Bass Drum Pedal by Doolang Design
Click images to enlarge. Use Back button to return.
I designed and built this in the early 80's to correct several problems my drummer was having and to correct the common design to accomodate a different playing style. The original bass drum pedal was designed for fine control so important to a jazz or big band drummer. This was redesigned for impact, and speed needed by rock drummers. A normal pedal pivots at the heel and is played with the same motion of heel rocking and tapping your toes you use when listening to a song. A rock drummer doesn't play like a jazz drummer, the rock drummer picks up his entire leg at the hip and brings it smashing down onto the pedal. This pedal accomodates that by moving the pivot to the toe, while still having a rollover if you want to roll back and play fine with the toe. Also with the gearing, the pedal only needs to drop 1 inch to swing the hammer through 6 inches of arc. A typical pedal is closer to 3 inches drop for 6 inches arc. The dual acting spring gets doubly tighter as the hammer goes down creating a quick reset.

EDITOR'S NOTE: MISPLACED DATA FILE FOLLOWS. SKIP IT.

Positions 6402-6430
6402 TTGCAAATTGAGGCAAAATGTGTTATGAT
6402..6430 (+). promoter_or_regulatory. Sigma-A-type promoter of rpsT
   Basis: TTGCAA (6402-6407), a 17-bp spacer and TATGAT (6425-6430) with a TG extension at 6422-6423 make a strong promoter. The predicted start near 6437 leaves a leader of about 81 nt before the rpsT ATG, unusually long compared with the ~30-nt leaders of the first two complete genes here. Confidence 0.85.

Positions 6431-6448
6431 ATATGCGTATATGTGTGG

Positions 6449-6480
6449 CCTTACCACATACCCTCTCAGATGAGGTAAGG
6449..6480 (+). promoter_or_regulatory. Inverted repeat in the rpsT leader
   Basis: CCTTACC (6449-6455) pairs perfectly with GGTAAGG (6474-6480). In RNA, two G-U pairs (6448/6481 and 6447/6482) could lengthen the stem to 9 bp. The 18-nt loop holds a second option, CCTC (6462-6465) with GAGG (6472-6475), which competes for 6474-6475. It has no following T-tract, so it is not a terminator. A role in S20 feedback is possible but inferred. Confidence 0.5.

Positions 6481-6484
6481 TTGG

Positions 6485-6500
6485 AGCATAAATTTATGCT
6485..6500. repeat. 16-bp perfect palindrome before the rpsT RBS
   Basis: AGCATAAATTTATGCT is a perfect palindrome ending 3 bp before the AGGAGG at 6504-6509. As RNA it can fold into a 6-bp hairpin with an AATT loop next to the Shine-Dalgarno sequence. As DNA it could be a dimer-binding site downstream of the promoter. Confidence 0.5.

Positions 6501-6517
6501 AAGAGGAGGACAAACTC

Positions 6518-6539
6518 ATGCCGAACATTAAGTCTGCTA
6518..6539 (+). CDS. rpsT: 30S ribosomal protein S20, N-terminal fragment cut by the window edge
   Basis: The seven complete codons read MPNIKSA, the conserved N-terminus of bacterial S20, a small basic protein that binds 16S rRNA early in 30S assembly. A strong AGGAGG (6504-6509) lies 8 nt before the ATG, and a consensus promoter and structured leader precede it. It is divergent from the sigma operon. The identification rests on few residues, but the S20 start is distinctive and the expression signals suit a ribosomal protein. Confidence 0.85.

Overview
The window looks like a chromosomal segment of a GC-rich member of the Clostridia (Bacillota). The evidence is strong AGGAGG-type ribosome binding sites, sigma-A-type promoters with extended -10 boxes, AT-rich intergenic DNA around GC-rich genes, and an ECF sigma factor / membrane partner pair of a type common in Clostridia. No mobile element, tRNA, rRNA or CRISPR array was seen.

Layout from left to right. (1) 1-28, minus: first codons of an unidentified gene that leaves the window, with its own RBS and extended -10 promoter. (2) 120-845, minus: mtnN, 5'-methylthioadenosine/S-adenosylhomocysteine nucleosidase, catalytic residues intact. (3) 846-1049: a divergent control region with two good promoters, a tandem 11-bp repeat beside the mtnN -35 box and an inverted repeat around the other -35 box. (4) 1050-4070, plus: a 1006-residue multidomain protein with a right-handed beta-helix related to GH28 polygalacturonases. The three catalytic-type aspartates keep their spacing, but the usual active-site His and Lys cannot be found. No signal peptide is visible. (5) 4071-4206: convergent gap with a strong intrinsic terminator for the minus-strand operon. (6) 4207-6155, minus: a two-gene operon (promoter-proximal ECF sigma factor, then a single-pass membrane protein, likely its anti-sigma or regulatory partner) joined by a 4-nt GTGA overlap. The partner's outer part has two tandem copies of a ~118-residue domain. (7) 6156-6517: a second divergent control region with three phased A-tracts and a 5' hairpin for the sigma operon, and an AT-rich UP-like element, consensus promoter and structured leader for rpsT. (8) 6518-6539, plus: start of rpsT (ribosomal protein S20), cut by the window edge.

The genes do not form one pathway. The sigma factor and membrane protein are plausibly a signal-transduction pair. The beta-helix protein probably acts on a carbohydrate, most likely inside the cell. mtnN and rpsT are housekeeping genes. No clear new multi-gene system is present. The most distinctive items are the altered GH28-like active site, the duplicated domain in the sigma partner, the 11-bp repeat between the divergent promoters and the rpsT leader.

The pedal and almost all the parts were built using hand tools. To do the machining I made a lathe out of a drill motor, files and hack saw blades. The pedal was used extensively in performance for years, by many drummers. Half loved it half didn't care for it. The front clamp uses plastic coated raw rubber, which I got from a tire factory. Raw rubber stays soft and malleable, but it's very sticky and messy so it requires a plastic coating. But it forms itself to the rim of the drum so well that it won't come undone under heavy use while most other pedals will. Also most pedals use a metal clamp which mars, dents and scratches the drum rim. This one protects the rim and is quick and easy to set and remove. One of the wheels on the front is missing, but the clamp still works. The rest of the design was just to make it look cool. The backwards 'L' on the side is a two part overlay of brass and copper, with 24kt gold fleck accent trim on the body. In the early 80's the coolest guitar was the flying V, so I riffed on that.